As North Dakota’s legislative session wraps up in the next three weeks, there are a few important bills that lawmakers are trying to get across the finish line before the 80-day session ends. 

One provision that Republicans are trying to pass is income tax relief. The Senate failed to pass House Bill 1530 late March, which would have transferred funds from the Legacy fund, an oil tax savings account, to an income tax rate reduction fund. This is important because without returning to money to taxpayers through a tax cut, it could be spent instead. 

Provisions of HB 1530 were added to Senate Bill 2006 in the form of an amendment this last week, an appropriations bill originally meant to target the homestead credit and the disabled veterans’ credit. The House-amended version of the bill now awaits in senate conference, so hopefully lawmakers will be able to hash out the differences before their session is up on May 2nd.

This is a push in the right direction as states with lower or no income tax allow for higher growth, especially in the job market. According to a report by the American Legislative Exchange Council (ALEC), over the past decade, the nine states without personal income tax have consistently outperformed the nine states with the highest taxes on personal income in job creation, population growth, and tax revenues.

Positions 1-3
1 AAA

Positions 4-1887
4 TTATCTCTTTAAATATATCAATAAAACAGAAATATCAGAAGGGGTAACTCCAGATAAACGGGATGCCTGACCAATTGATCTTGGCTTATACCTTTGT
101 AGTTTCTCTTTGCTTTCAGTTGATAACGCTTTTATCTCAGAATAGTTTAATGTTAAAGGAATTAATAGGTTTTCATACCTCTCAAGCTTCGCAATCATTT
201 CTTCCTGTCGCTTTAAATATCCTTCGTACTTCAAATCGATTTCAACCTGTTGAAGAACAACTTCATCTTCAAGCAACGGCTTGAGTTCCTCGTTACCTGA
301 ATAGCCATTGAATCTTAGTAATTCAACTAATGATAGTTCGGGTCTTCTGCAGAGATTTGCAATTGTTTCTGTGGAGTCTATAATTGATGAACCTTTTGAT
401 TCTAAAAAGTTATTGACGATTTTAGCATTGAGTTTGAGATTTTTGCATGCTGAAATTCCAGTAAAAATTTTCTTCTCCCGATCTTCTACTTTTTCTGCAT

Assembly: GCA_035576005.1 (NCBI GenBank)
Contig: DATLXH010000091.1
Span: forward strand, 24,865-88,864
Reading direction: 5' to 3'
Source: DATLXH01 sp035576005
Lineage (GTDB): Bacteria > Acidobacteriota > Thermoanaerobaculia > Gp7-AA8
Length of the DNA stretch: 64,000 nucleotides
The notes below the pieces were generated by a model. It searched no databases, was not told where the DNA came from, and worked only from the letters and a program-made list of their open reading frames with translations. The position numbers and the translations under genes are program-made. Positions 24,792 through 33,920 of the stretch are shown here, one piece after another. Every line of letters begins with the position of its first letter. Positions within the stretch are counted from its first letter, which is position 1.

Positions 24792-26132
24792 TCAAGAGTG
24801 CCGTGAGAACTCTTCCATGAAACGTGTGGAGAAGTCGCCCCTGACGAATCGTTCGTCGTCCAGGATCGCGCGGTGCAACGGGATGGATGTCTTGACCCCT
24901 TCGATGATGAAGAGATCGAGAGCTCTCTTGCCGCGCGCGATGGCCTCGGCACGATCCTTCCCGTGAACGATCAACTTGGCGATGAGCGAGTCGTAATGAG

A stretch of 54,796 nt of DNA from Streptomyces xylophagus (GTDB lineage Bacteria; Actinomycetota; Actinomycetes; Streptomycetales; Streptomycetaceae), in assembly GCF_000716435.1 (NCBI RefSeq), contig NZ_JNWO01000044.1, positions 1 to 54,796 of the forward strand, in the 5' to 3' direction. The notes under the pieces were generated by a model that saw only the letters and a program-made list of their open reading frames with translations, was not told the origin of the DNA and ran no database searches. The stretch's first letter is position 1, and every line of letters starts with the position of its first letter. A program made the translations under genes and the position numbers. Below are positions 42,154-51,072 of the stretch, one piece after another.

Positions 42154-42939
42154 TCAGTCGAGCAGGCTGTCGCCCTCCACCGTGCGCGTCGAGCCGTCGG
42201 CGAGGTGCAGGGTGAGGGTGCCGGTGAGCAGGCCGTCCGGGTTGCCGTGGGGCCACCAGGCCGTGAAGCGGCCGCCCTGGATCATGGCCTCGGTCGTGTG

Another bill that legislators should aim to deliver to the Governor’s desk is House Bill 1286, relating to civil asset forfeiture reform in the Peace Garden state. The goal of this bill, according to its sponsor Representative Rick Becker (R-Bismark), is to eliminate the, “perverse incentive” of “policing for profit.”

According to the Institute for Justice (IJ) Policing for Profit report, North Dakota currently earns an F for its civil forfeiture laws. Only two states have received F ratings from IJ, North Dakota being one, and Massachusetts being the other. They rightfully received this rating for having the, “lowest bar to forfeit and no conviction required and poor protections for innocent third-party property owners,” with as much as 100% of forfeiture proceeds going to law enforcement. HB 1286 would raise the standard of proof for convictions and require annual reporting to increase transparency.

This is not going to solve the problem of corruption in the civil asset forfeiture system overnight, however, it is a step in the right direction when it comes to ensuring North Dakotans are granted due process and justice under the law.